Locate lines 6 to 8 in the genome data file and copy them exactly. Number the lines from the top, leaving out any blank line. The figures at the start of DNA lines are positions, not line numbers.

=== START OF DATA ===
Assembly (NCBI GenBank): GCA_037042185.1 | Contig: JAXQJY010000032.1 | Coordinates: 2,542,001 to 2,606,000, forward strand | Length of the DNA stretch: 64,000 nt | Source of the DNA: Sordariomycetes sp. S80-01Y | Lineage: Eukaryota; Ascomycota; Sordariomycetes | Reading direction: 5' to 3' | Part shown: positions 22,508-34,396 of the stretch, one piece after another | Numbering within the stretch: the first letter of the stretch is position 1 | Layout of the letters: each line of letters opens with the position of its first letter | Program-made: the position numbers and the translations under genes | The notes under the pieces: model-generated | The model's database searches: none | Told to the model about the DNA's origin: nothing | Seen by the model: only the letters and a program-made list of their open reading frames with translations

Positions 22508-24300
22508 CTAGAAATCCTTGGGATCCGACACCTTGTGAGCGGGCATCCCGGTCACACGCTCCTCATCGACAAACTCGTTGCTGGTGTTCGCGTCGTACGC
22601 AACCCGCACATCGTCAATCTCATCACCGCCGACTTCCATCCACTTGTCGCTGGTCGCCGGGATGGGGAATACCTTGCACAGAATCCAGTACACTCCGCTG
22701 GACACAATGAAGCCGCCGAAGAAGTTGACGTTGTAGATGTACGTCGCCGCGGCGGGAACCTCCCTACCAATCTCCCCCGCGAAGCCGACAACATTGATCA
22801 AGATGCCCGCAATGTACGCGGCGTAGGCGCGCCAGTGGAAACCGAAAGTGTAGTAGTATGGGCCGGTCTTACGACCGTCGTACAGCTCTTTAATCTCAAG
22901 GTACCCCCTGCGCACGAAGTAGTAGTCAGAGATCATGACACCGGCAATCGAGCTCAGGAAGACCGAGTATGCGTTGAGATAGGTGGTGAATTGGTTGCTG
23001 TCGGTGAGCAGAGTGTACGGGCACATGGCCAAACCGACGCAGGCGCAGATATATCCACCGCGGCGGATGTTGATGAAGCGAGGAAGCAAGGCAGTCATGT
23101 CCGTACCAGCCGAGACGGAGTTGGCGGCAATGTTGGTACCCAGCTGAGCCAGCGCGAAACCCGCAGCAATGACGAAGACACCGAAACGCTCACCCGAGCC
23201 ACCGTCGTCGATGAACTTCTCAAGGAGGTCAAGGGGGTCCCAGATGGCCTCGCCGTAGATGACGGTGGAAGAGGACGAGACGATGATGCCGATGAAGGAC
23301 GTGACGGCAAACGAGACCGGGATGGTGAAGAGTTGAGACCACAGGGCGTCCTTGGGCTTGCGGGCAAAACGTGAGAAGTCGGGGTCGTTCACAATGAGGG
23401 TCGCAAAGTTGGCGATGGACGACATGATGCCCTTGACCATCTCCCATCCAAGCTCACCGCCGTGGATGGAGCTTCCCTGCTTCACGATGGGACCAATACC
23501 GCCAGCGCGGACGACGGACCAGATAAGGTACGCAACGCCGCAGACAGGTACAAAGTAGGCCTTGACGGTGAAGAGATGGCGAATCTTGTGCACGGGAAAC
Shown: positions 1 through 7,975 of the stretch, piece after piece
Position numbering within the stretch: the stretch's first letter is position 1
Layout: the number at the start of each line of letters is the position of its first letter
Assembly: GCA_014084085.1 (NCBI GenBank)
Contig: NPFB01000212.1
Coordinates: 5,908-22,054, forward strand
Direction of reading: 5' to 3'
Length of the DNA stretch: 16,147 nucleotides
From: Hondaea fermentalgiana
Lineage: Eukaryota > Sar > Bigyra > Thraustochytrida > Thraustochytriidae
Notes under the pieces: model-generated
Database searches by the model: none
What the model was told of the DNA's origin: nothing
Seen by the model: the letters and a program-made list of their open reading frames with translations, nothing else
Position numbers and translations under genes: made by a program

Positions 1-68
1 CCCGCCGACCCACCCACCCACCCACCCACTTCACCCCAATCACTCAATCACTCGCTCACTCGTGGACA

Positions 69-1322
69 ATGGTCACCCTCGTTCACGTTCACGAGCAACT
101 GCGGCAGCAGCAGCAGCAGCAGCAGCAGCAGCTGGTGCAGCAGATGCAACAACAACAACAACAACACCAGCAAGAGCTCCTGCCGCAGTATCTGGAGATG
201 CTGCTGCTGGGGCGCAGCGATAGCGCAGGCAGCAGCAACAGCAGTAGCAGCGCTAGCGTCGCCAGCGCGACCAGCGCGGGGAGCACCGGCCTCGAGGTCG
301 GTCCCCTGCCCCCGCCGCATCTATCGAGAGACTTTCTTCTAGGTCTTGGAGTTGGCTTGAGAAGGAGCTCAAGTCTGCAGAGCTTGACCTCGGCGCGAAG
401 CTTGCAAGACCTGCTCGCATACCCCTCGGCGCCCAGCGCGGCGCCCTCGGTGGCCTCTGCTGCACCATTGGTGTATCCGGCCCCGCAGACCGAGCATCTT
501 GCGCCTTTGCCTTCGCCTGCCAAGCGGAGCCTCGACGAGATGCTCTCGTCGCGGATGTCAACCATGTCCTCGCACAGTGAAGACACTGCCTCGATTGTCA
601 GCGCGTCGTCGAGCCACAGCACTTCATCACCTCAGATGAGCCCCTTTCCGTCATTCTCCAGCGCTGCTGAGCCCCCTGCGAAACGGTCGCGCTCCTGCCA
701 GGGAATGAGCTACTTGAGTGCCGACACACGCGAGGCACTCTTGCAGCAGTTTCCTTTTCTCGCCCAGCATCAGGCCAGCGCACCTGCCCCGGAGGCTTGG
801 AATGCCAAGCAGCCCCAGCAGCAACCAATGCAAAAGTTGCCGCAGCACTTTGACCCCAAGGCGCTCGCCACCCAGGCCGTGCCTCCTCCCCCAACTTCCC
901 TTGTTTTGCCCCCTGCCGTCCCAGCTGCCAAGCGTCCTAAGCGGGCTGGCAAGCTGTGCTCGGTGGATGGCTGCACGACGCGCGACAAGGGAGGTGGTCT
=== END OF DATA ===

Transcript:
22801 AGATGCCCGCAATGTACGCGGCGTAGGCGCGCCAGTGGAAACCGAAAGTGTAGTAGTATGGGCCGGTCTTACGACCGTCGTACAGCTCTTTAATCTCAAG
22901 GTACCCCCTGCGCACGAAGTAGTAGTCAGAGATCATGACACCGGCAATCGAGCTCAGGAAGACCGAGTATGCGTTGAGATAGGTGGTGAATTGGTTGCTG
23001 TCGGTGAGCAGAGTGTACGGGCACATGGCCAAACCGACGCAGGCGCAGATATATCCACCGCGGCGGATGTTGATGAAGCGAGGAAGCAAGGCAGTCATGT